First, last and almost always – preparation, or lack thereof. Not so long ago some jackass coined the phrase “To fail to prepare is to prepare to fail”. While I believe the smug git responsible for that little chestnut should be treated much as we treat chestnuts traditionally this time of year, he does have something of a point. If you know you have a dinner party coming up – particularly the Big T or C, then act like it. Get yourself ready prepped ahead in enough time so that on “game day”, all you have to do is cook.

Top Prep Tips

SHOPPING. Get your shopping done the day before (or whenever before, depending on what you’re shopping for), your cleaning done, EVERYTHING done, so you can march into that kitchen loaded for bear. (If you’re cooking bear- it ain’t illegal everywhere- get your hunting done the day before.) You don’t want to be running out to the shops in the middle of cooking something, even if it is a 3 hour turkey. You might get caught in a traffic jam, or a hostage situation. “Can we move it along? My bird’s getting dry” is probably not the best gambit when facing a member of ISIS.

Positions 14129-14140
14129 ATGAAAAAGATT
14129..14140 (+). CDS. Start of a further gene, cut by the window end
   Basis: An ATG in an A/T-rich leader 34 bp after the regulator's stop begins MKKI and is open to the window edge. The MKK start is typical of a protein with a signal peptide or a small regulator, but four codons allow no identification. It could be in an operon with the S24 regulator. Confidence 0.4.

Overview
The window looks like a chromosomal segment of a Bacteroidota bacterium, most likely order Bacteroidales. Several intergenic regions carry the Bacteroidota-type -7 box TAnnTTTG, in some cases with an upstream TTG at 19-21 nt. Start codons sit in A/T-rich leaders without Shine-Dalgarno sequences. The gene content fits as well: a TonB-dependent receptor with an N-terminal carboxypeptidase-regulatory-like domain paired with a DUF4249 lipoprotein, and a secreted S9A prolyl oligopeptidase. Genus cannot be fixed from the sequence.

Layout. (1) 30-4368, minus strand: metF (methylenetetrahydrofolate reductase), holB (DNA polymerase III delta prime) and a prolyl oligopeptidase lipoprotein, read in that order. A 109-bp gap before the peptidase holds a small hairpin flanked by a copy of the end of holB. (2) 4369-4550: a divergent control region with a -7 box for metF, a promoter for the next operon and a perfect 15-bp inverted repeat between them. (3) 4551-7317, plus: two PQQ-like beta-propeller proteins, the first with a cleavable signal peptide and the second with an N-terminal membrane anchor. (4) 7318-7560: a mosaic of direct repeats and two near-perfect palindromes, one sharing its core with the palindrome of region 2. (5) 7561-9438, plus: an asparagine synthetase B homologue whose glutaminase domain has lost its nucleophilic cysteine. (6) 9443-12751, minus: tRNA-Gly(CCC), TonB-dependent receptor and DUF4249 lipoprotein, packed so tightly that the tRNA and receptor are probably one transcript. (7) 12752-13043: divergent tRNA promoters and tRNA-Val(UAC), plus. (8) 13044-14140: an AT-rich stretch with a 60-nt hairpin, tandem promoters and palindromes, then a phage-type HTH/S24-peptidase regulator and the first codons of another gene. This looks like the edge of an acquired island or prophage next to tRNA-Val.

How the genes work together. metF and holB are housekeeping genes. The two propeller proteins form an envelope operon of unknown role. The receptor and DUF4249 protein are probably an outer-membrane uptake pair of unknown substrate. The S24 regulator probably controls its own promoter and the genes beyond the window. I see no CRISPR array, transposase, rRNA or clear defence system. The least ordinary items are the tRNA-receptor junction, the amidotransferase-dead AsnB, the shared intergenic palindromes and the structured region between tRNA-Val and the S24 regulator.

RECIPES. Some are good, and some are bad. So read the recipe, then read the dang thing again before you start in. Why? Because recipes can be bad for a great many reasons, the worst of which is the booby-trap. The booby trap is that little all-important nugget in a recipe that catches you out, and even makes you believe the author may be setting you up for failure. Let me give you a classic example:

good_bad

See? So read the recipe through carefully, then, if it calls for leeks that have been cleaned, julienned, and flambéed, cook something else.

Conversely, sometimes you need to trust the recipe. Do not, as I once did, blithely assume that in a recipe for stuffing one could replace cornbread with wholemeal bread. I don’t like to talk about it. Suffice to say that the end result looked and tasted like a by-product of fracking.

TIME. It’s been said over and over, but I’ll say it again. Take your time! Cook as much as you can in advance and take plenty of breaks. Bake the pie, have a glass of wine. Make the compote, have a snifter of port. Stuff the bird, sniff some snuff. It’s all about pacing yourself. Most importantly, make sure you have the time to take a nice long shower. Even if the dinner doesn’t smell good, you should.

CLEAN & DRY. By which I mean your kitchen floor. Make sure that floor is clean and dry before you start in with the cooking, and don’t let any guests with their outdoor shoes in. You never know what might hit that floor later. Trust me.